10 of the best rock and metal remix albums
The art of the remix is more commonly applied in hip-hop and dance music than the rock and metal world, but there are still some fine examples of mixing and mangling that have emerged from the noisier side of the studio – often involving bands with a more experimental streak, or who already make extensive use of electronic elements.
Sometimes these remixes can be self-indulgent and baffling, but others can breathe entirely new life to a track. As Deftones release their sensational reinvention of White Pony in the form of Black Stallion, featuring remixes by the likes of Linkin Park’s Mike Shinoda, DJ Shadow and The Cure’s Robert Smith, we take a look at 10 more remix albums that are definitely worth a visit.
Linkin Park – Reanimation (2002)
Mike Shinoda’s take on Deftones’ Passenger is one of Black Stallion’s standout moments, which is apt as Linkin Park were no strangers to the art of the remix. From the moment they emerged, they had a more open-musical mindset than the bulk of their nu-metal peers. A remix collection of songs from their smash debut Hybrid Theory made perfect sense, as did the decision to work with largely underground hip-hop artists. Closing the circle, Stef Carpenter of the Deftones also made an appearance, along with the likes of Jonathan Davis and Staind’s Aaron Lewis. To date it is by far the best-selling rock or metal-based remix album of all time and the fourth biggest of any kind – behind only Michael Jackson, Madonna and The Beatles.
Melvins – Chicken Switch (2009)
Buzz Osborne’s sludgy experimentalists didn’t just hand over individual tracks but an entire album for various noise-drenched collaborators to play with, including Sonic Youth’s Lee Ranaldo, Merzbow and Eye Yamatsuka of Boredoms. The remixers sifted, condensed and deconstructed the material to produce a series of always fascinating if somewhat uneven new compositions built around pure Melvins DNA.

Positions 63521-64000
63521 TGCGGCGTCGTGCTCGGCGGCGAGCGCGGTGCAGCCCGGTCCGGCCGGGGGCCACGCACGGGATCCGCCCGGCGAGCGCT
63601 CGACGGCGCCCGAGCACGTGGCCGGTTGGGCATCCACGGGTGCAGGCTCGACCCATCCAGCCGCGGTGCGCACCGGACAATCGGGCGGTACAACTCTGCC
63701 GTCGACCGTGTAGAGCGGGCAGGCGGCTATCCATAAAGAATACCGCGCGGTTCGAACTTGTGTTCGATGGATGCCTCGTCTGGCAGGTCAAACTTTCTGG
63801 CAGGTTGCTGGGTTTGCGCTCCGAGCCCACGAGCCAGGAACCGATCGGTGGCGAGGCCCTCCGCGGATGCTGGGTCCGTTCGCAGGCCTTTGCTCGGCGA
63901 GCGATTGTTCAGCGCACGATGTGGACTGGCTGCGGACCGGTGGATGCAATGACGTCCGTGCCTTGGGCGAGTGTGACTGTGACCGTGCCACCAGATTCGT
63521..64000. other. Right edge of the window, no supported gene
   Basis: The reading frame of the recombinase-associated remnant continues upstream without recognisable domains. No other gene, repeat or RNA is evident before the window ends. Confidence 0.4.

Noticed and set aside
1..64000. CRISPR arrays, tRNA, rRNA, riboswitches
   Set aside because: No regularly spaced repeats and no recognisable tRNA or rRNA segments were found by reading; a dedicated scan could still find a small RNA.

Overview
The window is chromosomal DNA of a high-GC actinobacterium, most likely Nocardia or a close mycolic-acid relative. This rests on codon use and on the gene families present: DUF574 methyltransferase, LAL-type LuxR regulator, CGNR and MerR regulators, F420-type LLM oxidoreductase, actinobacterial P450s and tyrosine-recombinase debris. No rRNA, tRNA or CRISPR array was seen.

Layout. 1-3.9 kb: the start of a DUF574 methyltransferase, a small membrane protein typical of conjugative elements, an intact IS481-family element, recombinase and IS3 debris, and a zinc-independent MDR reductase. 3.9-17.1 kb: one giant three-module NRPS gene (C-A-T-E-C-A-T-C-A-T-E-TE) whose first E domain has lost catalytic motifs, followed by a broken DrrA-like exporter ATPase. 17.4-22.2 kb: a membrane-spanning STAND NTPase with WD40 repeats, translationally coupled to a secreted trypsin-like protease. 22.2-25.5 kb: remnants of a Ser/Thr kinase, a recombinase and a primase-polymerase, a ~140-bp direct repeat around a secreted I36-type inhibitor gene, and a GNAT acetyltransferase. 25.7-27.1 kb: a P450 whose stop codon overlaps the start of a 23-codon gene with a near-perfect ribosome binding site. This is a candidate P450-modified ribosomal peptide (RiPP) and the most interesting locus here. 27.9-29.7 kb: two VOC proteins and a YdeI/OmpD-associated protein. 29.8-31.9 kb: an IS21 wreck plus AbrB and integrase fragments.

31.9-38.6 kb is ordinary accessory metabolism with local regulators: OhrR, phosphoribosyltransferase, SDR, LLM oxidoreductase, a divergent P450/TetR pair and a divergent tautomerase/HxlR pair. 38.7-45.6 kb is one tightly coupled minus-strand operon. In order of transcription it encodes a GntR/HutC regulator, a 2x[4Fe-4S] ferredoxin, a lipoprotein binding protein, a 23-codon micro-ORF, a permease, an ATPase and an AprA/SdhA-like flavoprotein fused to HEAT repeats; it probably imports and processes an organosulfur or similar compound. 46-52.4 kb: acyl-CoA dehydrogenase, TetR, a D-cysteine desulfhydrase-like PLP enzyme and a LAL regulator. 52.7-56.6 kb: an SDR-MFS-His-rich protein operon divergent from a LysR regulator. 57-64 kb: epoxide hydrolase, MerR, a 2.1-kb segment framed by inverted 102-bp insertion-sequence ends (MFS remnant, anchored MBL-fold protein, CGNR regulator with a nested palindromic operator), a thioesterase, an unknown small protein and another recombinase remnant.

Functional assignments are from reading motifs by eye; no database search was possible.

Nine Inch Nails – Further Down The Spiral (1995)
Trent Reznor had already deconstructed Nine Inch Nails’ breakthrough EP Broken with the appropriately titled Fixed, which focused more on the industrial and less on the metal as it replaced the riffs with pummelling beats and jarring aural manipulations. He went the whole remix hog on Further Down The Spiral though, with collaborators including Rick Rubin and Aphex Twin given full rein to do what they liked with the material. Trent and his NIN bandmates of the time also joined in the fun, resulting in a truly diverse and experimental reimagining of the original.
Skinny Puppy – Remix Dystemper (1998)
As one of the original industrial pioneers, Canada’s Skinny Puppy were a huge influence on a long line of electronic and hybrid noise terrorists. As such, it was befitting that the then-defunct band had their early compositions disinterred and reworked by a crop of devotees. Among members of industrial and EBM types like Gunter Schulz of KMFDM and Rhys Fulber of Frontline Assembly, another familiar name sticks out – with Deftones once more making this list. Their aggressive take on Spasmolytic also made the Saw IV soundtrack.
Fear Factory – Remanufacture – Cloning Technology (1997)